Bowler's Reference
 The Approach

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Before your approach

The approach is actually not the place to begin.  There are things to consider before you bowl, getting set-up, and a mental review of strategies you have designed for your next shot.  When you start your approach from a stable base, you can expect better results.

First, learn the trade

To achieve consistent, effective bowling, it is fundamental that you first understand the details of bowling.  Tricks of the trade cannot be successfully employed without first correctly implementing the fundamentals. 

You need to understand what works for you and what doesnít.  Implementing a flawed approach does not enhance your chances of getting it right. You need to know your own game. 

Knowing your own game thoroughly requires time, energy and dedication. If your understanding is limited, you should consider a few sessions with a coach.   A coach can help you discover areas that can lead toward better scoring and enjoyment of your sport. A coach can identify how to avoid those things that hold you back from achieving what you're  looking for.

Keep it simple

The fewer variations you introduce, the easier it is to repeat good shots. The fewer fancy movements you introduce into your approach, the easier to make corrections, and repeat good shots.  Simplicity rules over fancy. 

Some bowlers tend to get too crafty with their push-away.  They push away at the wrong time, too hard or not enough.  Their pace is too fast or too slow, and they lose their balance at the line.  Some tend to walk away from the target, use a variety of strides, different releases, etc.  They have a basketful of ways to overcome each flaw by introducing other flaws that eventually limit their performance.

While there is a time to introduce variances into your bowling, remember that consistency is achieved best when your technique is simple and repeatable.

Keep it smooth

A smooth approach is a very important physical aspect of effective bowling.  You should not march up to the foul line like a soldier or have a choppy look and feel to your approach.  The more effective bowling approach is a smooth and fluent motion with a rhythm you can actually feel.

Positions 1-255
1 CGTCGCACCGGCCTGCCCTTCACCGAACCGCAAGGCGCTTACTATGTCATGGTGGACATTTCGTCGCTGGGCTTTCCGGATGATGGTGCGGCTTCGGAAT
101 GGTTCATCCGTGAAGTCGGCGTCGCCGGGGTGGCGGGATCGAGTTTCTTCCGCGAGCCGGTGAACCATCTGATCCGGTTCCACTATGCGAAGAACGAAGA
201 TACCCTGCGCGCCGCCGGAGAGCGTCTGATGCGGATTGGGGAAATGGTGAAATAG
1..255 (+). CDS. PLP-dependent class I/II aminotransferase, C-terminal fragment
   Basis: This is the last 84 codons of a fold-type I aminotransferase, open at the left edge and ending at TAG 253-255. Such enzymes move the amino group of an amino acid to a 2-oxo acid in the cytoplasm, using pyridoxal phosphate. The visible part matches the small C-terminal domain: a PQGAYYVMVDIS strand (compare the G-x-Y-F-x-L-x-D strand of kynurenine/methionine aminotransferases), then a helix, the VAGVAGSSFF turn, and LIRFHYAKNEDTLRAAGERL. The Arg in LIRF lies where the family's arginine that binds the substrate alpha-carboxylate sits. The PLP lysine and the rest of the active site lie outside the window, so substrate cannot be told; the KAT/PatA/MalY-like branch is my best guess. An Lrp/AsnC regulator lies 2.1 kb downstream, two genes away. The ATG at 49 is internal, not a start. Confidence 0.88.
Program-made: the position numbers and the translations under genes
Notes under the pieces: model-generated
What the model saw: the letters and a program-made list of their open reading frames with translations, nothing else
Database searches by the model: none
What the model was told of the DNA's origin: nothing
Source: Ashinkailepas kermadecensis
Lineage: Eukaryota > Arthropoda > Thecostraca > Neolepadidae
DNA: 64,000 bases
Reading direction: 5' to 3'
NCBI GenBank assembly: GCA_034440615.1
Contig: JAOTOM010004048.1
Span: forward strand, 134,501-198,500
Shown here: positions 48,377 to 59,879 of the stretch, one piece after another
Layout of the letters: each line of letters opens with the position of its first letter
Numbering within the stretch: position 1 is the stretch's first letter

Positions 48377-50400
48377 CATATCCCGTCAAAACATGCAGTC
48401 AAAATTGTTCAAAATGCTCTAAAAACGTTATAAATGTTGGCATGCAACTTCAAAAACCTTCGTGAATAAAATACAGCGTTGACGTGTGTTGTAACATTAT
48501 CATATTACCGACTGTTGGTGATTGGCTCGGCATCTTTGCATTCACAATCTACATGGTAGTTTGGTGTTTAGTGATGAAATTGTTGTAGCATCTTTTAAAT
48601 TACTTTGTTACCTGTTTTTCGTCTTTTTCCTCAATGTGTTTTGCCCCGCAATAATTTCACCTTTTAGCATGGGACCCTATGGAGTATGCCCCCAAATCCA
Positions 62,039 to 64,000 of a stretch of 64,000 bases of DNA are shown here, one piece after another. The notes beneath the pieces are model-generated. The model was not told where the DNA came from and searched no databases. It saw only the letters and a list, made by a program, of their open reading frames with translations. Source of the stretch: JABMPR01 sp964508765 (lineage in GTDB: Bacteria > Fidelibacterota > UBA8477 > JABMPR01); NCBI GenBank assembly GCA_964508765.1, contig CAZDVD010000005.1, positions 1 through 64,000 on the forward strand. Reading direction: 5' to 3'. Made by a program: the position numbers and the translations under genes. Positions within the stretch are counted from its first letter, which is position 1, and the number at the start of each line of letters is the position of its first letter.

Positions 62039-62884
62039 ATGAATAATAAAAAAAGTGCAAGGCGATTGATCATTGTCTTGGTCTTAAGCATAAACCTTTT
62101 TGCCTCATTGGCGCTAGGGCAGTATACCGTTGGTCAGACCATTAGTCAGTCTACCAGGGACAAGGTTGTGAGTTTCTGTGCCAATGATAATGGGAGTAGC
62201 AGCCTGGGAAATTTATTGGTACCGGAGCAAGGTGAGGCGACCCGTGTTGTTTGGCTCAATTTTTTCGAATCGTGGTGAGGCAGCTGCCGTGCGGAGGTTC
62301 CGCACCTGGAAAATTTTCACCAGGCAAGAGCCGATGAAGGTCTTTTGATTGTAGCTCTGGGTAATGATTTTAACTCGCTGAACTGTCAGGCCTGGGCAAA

Think about the message

The approach consists of key components that lead to good bowling. Take your time.  Think about the message.  There are many critics and suggestions, but do yourself a favor and follow advice of USBC certified coaches.  There are many paths to follow, and most are often misleading.  Apply lessons learned, and enjoy our great sport.

Let's start our approach

Something has to get you started.  An effective approach consists of essential components. 

Much can be gained as you think through each area. Letís walk through key areas that lead to a good approach. 

Where To Start - Where will you start, and where you do want to be at your release

Direction - The path you and the ball take.  There are good and bad paths.

Pace - How quickly and controllably you walk

Number of Steps - The number of steps you take to the foul line

Stride Length - The length and evenness of each step

Rhythm - the tempo of your steps

Balance - Maintaining balance throughout your approach significantly impacts consistency and scoring.

Targeting - your chosen target or area during your approach

Holding the ball -Throughout the approach, your hands provide valuable inputs as to where the ball will travel throughout it's travel toward the pins.

Putting it together

While it is different with a ball in your hand, you can practice these components without a ball while at home.  Practice each component until you find a rhythm; smooth, and not jerky; and teach your hand to feel effective throughout the approach. Then take what you've learned to the bowling center for a practice session.

Though there is much to consider, you can achieve more effective bowling skills.  Follow the guide provided in the index located at the top of the page.

   

     

No one can go back and make a brand new start.
Anyone can start from this point and make a brand new ending.

 

 

 

 

 

 

 

 

 

 

 

 

 

 

 

 

 

 

 

 

 

 

 

 

 

 

 

 

 

 

 

 

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